Translations of the Bible - English Standard Version

The English Standard Version has been making some waves in the Christian community. It is the number one selling Bible for the Kindle at Amazon. It has been endorsed by everyone from Jack Cottrell, Max Lucado, to Ravi Zacharias. But I decided to look at the preface to see how they approached interpreting the original texts.

The ESV takes the place of the New Revised Standard Version as an update of the Revised Standard Version. The NRSV was published in 1989. The NRSV is my personal favorite, although I will be making the switch to the ESV. It has been slammed as being too liberal in some circles. Here is a post making that point. What I like most about the NRSV, which the ESV tries to maintain, is that it takes the approach of being a literal translation while still trying to be grammatically fluid.

There is debate on whether a more dynamic, thought-for-thought, translation like the Message or the New Living Bible is more useful than a literal, word-for-word, translation like the NASB or the ESV is better. Each probably serves its purpose and probably more useful for some rather than others depending on what the intended purpose in reading Scripture is. Many people do not want to go to the Scriptures and have an intense study. They will leave that up to their more studious friends and concede to them on the religious tit-for-tat discussions.

Any translation is influenced by the interpretation of the translator. The more you move away from the a literal translation to a dynamic translation, the more you inevitably will have the theological biases of the translator in the Scripture. Those who are reading the more dynamic versions must realize that they are reading something between a literal translation and a commentary. For this reason, it is best to go with a more literal translation when doing serious Bible study if you do not read the original languages.

Many literal translation proponents enjoy the New American Standard. The NASB does take the literal translation approach, but it seems grammatically choppy and really grains against me when reading. I don't want to be grammatically frustrated when I read the Scriptures. I want to be challenged, frustrated about my own ineptitude at serving Christ completely, and wallow in grace, but I do not want to be distracted by bad sentence structure. I have no problem with the translation of the NASB. It is the delivery of that translation that upsets me.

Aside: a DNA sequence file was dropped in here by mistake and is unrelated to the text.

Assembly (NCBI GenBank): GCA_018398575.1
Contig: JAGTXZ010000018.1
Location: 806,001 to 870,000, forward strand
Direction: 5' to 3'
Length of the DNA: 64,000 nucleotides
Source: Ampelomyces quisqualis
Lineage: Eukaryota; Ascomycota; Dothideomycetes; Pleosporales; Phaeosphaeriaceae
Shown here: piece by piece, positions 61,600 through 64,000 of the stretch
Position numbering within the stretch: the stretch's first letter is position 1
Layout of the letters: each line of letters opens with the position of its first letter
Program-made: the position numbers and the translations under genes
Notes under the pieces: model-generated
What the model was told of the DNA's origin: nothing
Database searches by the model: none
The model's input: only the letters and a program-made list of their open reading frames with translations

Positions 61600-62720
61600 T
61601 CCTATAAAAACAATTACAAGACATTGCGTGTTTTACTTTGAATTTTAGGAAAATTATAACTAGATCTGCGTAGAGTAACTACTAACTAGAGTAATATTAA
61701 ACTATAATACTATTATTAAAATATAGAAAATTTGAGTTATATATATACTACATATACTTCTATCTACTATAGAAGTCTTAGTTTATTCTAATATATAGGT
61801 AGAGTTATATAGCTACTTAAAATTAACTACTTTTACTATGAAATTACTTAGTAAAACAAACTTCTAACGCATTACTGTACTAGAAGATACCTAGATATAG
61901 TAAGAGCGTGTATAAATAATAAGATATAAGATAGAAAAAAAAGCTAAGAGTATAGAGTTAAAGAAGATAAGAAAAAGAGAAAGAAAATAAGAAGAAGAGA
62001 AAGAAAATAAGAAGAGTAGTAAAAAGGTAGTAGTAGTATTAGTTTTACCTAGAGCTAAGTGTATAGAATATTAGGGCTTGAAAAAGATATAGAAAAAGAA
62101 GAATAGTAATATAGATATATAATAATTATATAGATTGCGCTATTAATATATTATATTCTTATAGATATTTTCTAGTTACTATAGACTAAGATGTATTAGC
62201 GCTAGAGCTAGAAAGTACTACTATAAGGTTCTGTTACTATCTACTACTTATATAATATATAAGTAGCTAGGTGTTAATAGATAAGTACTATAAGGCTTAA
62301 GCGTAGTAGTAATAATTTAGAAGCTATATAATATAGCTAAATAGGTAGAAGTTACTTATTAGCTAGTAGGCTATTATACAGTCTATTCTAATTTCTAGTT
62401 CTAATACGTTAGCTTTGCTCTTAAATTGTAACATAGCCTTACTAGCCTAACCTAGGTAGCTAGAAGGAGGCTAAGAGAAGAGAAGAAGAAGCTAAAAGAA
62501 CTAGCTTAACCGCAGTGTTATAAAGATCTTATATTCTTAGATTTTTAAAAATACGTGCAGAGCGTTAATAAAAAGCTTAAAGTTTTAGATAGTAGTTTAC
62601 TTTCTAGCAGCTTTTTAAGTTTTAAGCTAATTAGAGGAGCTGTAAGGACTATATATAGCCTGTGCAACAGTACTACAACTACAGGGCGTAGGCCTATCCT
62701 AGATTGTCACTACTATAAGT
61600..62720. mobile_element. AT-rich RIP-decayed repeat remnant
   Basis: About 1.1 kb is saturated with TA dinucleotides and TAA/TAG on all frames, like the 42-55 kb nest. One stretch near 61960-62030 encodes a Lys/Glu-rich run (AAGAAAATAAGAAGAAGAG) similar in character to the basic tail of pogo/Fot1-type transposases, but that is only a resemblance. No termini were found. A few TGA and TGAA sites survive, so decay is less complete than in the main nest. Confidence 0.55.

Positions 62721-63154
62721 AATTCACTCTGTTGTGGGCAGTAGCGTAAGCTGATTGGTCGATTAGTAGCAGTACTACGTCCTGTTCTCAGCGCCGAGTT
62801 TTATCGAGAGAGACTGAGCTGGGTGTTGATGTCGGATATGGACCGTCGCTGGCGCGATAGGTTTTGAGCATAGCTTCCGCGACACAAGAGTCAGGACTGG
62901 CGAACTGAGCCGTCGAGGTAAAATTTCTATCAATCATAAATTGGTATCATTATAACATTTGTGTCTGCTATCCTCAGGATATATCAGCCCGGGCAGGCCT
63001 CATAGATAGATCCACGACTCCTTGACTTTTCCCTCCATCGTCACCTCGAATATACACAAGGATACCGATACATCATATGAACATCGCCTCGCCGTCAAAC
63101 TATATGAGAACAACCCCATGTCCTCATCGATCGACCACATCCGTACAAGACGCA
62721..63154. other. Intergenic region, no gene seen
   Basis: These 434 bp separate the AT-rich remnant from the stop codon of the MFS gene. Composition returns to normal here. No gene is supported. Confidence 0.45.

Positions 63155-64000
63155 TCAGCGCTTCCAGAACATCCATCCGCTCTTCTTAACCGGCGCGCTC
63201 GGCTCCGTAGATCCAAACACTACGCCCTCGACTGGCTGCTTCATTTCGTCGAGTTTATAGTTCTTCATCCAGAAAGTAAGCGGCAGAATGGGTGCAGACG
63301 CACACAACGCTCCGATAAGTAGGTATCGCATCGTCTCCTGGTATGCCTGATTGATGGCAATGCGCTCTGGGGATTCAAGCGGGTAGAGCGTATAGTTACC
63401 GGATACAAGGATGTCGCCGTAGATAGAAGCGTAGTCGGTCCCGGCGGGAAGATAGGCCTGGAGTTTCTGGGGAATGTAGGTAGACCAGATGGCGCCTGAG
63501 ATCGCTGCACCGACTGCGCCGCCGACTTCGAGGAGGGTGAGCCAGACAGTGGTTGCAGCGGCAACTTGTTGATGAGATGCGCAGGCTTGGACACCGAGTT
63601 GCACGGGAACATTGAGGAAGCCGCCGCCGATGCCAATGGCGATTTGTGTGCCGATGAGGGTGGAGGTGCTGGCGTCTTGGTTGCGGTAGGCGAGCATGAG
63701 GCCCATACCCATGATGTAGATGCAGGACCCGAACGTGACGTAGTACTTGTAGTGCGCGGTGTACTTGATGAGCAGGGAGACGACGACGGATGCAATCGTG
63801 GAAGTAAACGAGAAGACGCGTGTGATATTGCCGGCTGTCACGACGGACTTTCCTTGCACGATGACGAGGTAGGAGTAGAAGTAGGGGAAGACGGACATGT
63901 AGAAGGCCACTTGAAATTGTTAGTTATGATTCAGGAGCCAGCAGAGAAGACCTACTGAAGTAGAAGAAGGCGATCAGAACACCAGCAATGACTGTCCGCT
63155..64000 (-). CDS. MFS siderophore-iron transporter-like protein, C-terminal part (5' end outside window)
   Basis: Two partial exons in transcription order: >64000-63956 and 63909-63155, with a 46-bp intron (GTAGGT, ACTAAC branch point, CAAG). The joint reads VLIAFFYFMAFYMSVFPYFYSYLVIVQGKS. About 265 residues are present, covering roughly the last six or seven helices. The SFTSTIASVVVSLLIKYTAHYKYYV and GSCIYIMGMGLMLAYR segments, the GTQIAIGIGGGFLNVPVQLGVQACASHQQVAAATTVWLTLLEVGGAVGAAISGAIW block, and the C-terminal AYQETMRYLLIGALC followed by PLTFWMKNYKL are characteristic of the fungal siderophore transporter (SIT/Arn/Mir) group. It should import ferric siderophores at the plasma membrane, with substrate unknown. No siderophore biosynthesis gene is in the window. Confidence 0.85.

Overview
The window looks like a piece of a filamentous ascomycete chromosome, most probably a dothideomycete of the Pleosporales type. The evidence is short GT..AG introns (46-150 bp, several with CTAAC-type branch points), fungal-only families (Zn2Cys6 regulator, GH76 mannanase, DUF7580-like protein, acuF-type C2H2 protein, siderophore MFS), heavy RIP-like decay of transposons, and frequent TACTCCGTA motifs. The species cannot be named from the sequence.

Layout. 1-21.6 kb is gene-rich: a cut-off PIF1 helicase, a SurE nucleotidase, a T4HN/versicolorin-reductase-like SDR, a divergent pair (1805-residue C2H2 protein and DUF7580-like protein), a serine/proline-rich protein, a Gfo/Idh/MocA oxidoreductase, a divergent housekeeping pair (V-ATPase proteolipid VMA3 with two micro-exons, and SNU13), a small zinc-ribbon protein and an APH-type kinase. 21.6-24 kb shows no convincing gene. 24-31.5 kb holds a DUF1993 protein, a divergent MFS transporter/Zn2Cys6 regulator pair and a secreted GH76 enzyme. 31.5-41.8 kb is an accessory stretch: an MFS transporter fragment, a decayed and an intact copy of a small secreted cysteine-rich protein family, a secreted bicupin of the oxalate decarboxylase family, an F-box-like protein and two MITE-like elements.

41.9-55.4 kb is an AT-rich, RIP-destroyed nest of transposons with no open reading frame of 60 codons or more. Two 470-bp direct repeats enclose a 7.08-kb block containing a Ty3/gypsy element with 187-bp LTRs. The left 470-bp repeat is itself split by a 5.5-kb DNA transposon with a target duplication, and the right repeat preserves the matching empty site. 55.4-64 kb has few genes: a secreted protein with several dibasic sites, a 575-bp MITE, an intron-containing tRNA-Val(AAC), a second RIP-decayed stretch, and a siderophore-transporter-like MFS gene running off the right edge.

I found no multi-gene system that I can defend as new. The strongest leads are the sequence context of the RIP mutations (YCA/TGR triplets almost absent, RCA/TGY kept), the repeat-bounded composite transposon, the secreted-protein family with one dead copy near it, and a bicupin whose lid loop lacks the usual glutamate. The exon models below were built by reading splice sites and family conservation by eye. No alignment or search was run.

When I do intensive Bible study, I will reference and look at the NASB, the NRSV, the NIV (because that is what most people read), and the original text if I am reading the New Testament (my Hebrew is useless). I might even look at the Message or some relevant commentaries if I am confused. But the NRSV is what I use when I just doing my devotions or reading the Bible for pleasure.

But I am going to trade in my NRSV for the ESV. It takes the literal approach while trying to be grammatically fluid. They explain their approach in their preface:
Every translation is at many points a trade-off between literal precision and readability, between “formal equivalence” in expression and “functional equivalence” in communication, and the ESV is no exception. Within this framework we have sought to be “as literal as possible” while maintaining clarity of expression and literary excellence. Therefore, to the extent that plain English permits and the meaning in each case allows, we have sought to use the same English word for important recurring words in the original; and, as far as grammar and syntax allow, we have rendered Old Testament passages cited in the New in ways that show their correspondence. Thus in each of these areas, as well as throughout the Bible as a whole, we have sought to capture the echoes and overtones of meaning that are so abundantly present in the original texts.

Michael Marlowe, a reviewer, posted a lengthy review in which he stated that "Its English recalls the classic diction of the KJV, and so it has some literary power (this is not unimportant in a Bible version)." Wayne Jackson, in his review for the Christian Courier, noted that the language is "rendered in beautiful English." That might seem irrelevant, but for those of us who cannot stand the NIV or the NASB because of the grammar, have fluid grammar is important for a literal translation.

In then end, all of the popular translations cover the essentials of the faith and would be useful for study. We will not be saved through study. The purpose of study is to show ourselves approved in the way we live. It's not just to be intellectual Scripture giants. Our knowledge is pretty irrelevant without grasping the grace of God and surrendering our hearts to him.

edited to add:
I just pulled the trigger and bought...

I liked the single column, reference system of this Bible. You can view a sample page here.

You can see other ESV Bibles at their website although I would advise buying them on Amazon where it much cheaper and free shipping if you order over $25. I found it best to look at the company's website because I was looking for a Bible with the cross references. Then I would take the ISBN number from the website and look it up on Amazon to find to the price.